There are more than seven words for winter in Greenlandic, and when you have read Nancy Campbell’s Disko Bay you’ll know why. The poet has worked as writer in residence for many ecological institutions and over her career has authored many non-fiction books – including How to Say ‘I Love You’ In Greenlandic: An Arctic Alphabet, which won the Birgit Skiöld Award.
Campbell’s debut, Disko Bay, is separated into the three sections: “Disko Bay”, “Ruin Island” and “Jutland”. “Disko Bay” is a meeting place for whalers, missionaries, scientists and shamans and the collection as such reads as a scattered compilation of poems. “Ruin Island” focuses on the legendary Greenlandic leader Qujaavaarssuk. “Jutland” reaches the northern points of Europe and brings Greenland into the context of a more well known history, offering the poet’s own translations of Anglo-Saxon riddles found in The Exeter Book.
Much of her poetry does not make “obvious” sense. Though Campbell’s scenes are simple as the nature and the lives they describe, they are doused in a mist of abstraction. Take the opening lines from the first poem “Umiarassaat / The Seal People”:
I watch four shadows pass the sun.
They are not men, those bearded ones
with fat, stooped heads and shining skin
aboard a boat with no beginning.
I am so close to seeing this scene yet cannot squint hard enough. Something is coming in from the water: a boat, not quite a boat, manned by not quite men. Her description of the boat with no beginning is jarring. It implies an endlessness leading out to the sea – indeed many of these lines produce the distinct impression of a void. I see it as an embodiment of the feeling one has looking out at the open ocean during twilight.
Description aside, the flow of the poem’s sound is just as almost understandable. The rhythm is found in the first line and follows steadily through the stanza as a simple iambic tetrameter. The couplet of “sun” and “one” sets up the rhyming structure. But then “beginning” interrupts both. In the notes Nancy Campbell tells us that the “Umiarissaat are the vindictive spirits of dead seals” who take revenge of hunters’ wives. Yet even without the context of the poem’s subject, that sense of mysticism and ominous danger already prevails. It is the perfect way to introduce this collection. The imagery and the melody of the poems tend to the uncanny valley, reproducing an emotional tone that I believe is akin to that at home in Greenland. It is beauty cut with a sense of doom.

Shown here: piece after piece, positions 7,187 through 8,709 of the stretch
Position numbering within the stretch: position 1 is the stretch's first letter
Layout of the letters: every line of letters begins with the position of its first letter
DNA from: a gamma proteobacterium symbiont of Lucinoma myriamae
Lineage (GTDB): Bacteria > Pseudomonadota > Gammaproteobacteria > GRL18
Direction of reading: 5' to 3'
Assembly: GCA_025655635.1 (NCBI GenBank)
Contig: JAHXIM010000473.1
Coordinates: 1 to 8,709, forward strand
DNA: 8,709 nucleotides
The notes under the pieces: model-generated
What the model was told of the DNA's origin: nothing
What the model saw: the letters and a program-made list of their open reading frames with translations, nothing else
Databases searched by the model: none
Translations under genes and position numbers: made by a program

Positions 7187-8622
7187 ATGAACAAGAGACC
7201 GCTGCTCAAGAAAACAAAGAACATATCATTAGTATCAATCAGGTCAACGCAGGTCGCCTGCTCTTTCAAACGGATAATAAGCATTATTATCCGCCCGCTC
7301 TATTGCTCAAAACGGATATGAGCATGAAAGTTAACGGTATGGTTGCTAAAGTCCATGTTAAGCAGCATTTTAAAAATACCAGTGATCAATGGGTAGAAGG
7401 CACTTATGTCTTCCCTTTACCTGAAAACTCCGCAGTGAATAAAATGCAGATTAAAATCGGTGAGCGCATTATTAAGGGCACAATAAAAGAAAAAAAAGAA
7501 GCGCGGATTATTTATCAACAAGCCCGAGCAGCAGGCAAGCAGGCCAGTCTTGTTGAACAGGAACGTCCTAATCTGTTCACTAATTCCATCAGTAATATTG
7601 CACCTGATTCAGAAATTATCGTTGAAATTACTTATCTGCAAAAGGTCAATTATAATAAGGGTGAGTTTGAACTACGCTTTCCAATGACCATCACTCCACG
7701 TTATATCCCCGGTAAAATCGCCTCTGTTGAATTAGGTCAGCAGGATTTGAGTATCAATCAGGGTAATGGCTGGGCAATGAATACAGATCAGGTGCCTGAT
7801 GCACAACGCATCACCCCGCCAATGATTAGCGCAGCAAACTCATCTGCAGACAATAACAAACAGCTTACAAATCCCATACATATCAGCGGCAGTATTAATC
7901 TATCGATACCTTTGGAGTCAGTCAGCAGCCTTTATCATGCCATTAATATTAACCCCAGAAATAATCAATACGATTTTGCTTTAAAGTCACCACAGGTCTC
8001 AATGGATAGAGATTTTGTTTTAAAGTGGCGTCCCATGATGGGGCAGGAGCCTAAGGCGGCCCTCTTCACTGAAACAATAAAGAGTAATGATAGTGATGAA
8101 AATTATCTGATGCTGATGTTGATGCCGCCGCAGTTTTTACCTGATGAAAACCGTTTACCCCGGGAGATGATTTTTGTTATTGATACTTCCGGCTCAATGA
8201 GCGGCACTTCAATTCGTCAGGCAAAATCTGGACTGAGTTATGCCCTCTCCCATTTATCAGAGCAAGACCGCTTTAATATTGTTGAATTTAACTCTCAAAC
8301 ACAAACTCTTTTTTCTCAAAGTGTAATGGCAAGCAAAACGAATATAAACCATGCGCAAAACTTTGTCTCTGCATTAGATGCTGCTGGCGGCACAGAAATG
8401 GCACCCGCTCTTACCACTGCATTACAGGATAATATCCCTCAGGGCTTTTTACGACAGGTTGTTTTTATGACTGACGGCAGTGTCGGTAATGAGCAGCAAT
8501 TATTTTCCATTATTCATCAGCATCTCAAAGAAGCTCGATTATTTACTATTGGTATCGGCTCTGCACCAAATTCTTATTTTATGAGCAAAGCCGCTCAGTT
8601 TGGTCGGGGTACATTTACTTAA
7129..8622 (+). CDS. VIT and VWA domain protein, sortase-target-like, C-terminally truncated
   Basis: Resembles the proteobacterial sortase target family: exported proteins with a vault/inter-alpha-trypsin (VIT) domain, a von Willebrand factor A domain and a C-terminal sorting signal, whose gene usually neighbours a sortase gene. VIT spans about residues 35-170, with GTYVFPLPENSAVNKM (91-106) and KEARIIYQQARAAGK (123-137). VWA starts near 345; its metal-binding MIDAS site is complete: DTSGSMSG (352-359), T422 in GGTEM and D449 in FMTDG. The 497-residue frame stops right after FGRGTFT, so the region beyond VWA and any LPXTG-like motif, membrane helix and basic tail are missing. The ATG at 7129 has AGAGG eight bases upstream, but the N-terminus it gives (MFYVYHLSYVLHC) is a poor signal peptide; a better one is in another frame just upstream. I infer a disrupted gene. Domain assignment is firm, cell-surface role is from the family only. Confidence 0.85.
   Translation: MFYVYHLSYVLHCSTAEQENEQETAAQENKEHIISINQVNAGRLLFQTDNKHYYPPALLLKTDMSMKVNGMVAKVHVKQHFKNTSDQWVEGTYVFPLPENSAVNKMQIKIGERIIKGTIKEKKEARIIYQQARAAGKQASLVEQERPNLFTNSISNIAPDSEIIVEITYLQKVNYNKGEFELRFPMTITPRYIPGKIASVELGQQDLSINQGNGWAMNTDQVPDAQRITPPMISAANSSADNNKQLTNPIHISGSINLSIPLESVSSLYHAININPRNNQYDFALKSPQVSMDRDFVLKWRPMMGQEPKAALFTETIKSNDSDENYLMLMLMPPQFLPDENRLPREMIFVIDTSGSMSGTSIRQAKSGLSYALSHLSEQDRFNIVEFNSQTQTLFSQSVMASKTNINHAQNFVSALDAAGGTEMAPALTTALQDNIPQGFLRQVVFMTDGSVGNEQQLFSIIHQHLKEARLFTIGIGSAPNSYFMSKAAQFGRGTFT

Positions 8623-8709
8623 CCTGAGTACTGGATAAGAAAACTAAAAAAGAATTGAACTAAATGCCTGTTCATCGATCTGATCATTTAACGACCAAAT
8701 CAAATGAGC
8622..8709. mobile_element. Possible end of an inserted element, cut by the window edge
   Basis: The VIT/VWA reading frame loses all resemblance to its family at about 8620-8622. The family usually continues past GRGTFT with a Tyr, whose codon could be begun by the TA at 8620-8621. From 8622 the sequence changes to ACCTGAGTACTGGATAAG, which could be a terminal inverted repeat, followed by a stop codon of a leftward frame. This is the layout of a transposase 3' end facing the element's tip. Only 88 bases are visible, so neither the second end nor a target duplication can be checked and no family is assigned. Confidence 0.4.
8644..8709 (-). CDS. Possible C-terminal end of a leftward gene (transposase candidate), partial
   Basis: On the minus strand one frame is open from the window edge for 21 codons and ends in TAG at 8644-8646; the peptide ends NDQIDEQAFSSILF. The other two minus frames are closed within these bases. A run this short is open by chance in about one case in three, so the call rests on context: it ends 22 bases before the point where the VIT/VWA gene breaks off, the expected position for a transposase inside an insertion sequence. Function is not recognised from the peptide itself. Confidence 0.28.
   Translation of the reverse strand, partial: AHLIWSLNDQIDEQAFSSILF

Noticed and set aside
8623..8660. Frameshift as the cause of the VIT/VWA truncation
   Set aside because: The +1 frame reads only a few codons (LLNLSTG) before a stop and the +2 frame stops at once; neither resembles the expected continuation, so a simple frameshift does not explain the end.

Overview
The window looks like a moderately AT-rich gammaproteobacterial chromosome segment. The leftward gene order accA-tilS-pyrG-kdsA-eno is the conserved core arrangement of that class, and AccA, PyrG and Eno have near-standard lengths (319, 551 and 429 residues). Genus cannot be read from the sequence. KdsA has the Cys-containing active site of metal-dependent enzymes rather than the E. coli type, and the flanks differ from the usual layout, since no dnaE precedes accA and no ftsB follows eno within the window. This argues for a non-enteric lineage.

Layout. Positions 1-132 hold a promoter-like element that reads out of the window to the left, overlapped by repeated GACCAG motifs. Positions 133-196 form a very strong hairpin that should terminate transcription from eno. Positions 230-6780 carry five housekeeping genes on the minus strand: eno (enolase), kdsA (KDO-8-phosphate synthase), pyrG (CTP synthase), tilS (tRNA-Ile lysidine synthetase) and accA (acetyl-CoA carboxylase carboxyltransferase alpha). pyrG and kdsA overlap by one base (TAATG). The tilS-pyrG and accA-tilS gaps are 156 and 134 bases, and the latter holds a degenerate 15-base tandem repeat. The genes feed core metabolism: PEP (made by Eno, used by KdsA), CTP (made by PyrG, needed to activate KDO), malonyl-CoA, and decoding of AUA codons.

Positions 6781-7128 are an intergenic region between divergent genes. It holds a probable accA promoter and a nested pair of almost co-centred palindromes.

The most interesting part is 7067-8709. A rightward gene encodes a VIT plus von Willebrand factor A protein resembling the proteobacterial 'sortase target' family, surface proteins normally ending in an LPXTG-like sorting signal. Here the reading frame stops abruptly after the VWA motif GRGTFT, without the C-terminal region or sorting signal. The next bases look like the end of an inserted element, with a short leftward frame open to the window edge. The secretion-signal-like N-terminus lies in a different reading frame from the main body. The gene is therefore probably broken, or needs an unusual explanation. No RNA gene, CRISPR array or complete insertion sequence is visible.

In particular I noticed “Alagassaq / The Lesson”, as a description of the poetical voice being taught Kalaallisut (Greenlandic).
I pace my fingers round his neck and feel
his gorge rise – or is his swallowing
his tongue? He wants to teach me the word
for ‘welcome’. Suddenly, he’s trembling:
his larynx rumbles, then his breath is gone.
He asks me to remember those vibrations,
and, anxious as a nurse who takes a pulse,
touches my throat to judge its contortions.
Will I ever learn these soft uvulars?
Both the vulnerability rendered by physical contact – “I place my fingers round his neck’”- and the vulnerability of learning the language of another captures the intense intimacy between the voice and the land. We understand that she is an outsider wanting to become more intimate with the place, and that local folk are inviting her in by teaching her “the word for ‘welcome’”. But still, she has her reserve. How close she can ever be if she cannot learn “these soft uvulars”?.
Nancy Campbell’s Disko Bay is testament to the power of a poet borne by the extreme knowledge of her subject. I now know both what the Umiarassaat are, and the beautiful terror one has when witnessing them.
Andrew C. Rogers